While wheel size is somewhat settled, hardtail vs full suspension is still very much up in the air. Given that cross-country mountain bikes need to be highly efficient when pedaling and tackling less extreme terrain, a hardtail might make sense. If smooth singletrack and doubletrack riding is what you plan to use your bike for, then a hardtail will have an advantage, as it's lighter and more efficient. If you want to tackle rougher terrain, or just want extra comfort on long days, then full-suspension might be the ticket. Whether you choose a hardtail or full-suspension, expect travel to be in the 100-120mm range. It's also commonplace to find remote lock-outs for the suspension, allowing a rider to quickly engage and disengage the suspension from the handlebars depending on the surface they are riding.
The last big debate in the cross-country bike world is that of dropper posts. This is another area where you have the opportunity to take a cross-country bike and push it into the realm of a trail bike. The lightest and most efficient bike is always going to be a hardtail without a dropper. If you want something more capable then adding a dropper makes for a much more maneuverable bike when descending.
Cross-country bike geometry has always prioritized efficient pedaling and climbing positions and fast snappy handling. That means that cross-country mountain bikes tend toward a steeper head tube, which comes at the expense of stability. That said, as XCO courses have become increasingly technical, bikes have started becoming far slacker, with some geometry settling for head angles around the 67-degree mark.
Another area that cross-country bikes are seeing an evolution is in the cockpit. Handlebars are usually narrower and stems are longer on cross-country bikes. The longer stem puts the rider's weight forward for better pedaling and the narrower bars help with avoiding bar-height obstacles like trees on narrow trails. However, as geometry has started to become longer, slacker and lower, handlebar width has gotten wider and stem length shorter, so riders can make the most of the more capable geometry.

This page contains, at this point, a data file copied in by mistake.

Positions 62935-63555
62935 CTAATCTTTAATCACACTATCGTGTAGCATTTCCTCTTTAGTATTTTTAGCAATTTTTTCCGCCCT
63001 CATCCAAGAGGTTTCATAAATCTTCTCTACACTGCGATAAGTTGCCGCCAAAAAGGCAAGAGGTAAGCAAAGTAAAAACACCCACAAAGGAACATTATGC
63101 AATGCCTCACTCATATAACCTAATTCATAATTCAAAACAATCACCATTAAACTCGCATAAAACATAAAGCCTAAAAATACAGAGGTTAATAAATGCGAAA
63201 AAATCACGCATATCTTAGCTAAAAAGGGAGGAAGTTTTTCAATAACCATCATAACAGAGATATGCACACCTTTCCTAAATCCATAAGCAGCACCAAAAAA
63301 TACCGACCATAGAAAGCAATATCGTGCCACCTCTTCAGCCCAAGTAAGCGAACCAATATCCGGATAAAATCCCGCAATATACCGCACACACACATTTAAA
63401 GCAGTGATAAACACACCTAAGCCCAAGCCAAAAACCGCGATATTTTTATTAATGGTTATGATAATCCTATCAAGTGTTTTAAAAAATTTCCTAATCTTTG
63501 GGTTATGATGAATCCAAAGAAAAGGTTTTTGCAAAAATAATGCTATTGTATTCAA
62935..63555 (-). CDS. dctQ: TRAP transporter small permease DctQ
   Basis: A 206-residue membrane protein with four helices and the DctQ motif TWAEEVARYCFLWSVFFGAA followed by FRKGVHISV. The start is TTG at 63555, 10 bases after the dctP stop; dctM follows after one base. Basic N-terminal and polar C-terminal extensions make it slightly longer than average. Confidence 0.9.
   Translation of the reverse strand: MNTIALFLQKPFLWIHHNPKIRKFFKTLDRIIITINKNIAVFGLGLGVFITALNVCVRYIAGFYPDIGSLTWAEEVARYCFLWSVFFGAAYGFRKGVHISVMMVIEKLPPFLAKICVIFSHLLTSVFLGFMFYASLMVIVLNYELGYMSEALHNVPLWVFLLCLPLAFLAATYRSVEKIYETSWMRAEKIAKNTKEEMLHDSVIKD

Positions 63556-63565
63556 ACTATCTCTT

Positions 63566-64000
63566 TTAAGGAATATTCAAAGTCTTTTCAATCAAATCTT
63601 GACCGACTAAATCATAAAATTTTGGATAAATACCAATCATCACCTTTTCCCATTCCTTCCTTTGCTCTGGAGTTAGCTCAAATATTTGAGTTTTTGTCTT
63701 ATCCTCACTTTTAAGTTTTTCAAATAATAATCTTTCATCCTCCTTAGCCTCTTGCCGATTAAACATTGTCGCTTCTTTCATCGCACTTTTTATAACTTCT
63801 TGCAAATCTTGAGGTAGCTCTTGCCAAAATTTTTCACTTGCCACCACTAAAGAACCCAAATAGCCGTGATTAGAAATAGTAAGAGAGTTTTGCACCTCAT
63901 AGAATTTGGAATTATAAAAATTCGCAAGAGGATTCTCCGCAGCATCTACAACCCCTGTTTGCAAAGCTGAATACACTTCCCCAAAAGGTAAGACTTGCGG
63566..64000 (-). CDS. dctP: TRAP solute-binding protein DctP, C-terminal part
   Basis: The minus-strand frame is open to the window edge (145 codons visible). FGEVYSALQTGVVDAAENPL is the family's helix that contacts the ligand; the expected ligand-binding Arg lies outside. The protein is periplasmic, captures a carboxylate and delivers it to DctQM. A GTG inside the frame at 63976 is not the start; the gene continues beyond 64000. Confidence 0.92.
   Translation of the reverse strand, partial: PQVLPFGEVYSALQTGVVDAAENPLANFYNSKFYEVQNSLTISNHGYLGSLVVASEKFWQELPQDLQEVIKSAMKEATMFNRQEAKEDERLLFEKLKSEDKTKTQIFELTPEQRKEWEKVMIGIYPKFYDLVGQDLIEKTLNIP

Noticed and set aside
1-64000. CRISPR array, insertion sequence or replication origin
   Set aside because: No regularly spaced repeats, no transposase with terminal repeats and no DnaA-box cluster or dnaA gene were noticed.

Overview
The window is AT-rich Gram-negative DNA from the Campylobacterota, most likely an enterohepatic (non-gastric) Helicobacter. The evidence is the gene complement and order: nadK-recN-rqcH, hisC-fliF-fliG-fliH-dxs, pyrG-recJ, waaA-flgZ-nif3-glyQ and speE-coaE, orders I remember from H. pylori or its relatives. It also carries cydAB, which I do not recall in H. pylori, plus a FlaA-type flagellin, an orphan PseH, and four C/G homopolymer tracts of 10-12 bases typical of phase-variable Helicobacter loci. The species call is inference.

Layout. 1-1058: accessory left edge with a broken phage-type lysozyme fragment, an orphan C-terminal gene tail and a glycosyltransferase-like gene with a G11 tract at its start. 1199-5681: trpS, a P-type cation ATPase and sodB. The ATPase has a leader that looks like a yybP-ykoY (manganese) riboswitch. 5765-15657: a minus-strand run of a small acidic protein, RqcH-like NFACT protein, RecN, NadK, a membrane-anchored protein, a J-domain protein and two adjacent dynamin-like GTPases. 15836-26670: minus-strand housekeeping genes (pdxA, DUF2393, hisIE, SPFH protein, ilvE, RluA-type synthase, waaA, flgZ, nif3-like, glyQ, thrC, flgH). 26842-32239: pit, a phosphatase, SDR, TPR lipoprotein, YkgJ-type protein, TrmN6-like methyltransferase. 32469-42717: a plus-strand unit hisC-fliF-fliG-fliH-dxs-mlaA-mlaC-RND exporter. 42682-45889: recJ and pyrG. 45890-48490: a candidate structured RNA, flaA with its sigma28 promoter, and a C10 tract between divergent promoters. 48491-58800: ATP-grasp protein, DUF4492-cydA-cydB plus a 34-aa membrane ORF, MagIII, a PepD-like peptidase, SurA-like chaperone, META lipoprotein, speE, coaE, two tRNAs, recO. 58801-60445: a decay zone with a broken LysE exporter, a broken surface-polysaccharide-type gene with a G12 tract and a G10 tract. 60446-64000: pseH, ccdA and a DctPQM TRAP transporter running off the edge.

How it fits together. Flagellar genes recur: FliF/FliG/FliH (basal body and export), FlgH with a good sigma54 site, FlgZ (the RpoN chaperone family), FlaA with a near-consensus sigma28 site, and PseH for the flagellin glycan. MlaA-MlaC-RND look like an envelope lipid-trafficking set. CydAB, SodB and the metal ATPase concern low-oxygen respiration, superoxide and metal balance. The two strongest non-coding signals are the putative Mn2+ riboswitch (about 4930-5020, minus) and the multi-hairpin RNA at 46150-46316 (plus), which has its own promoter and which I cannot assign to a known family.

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What about cross-country-specific clothes?
Every little bit of a bike design has undergone optimization so it only makes sense that clothing has too. The faster speeds, longer days, and more climbing means that many XC riders choose XC-specific clothing to match.
While downhill riders might sport baggies and body armor, cross-country riders will be the most likely to wear tight-fitting Lycra. Using bibs and jerseys that are similar to the road cycling world offers better ventilation, aerodynamics and muscle compression, on top of seated comfort for long days in the saddle. Of course, there is no trail fashion police telling you what to wear, so for those looking for a more casual look, consider a bib liner and a more fitted short paired with a technical t-shirt.
For racing, the best XC helmets are peakless road-style ones, as they are lighter and have better ventilation, however these helmets may not offer quite as much protection as the best half-shell helmets that are designed for trail riding. Again, just consider these as broad strokes that tend to better match the experience of cross-country mountain biking. Do whatever works best for you. Cross-country riders usually wear sunglasses as well to help stop trail debris, vegetation or mud from going in their eyes while riding.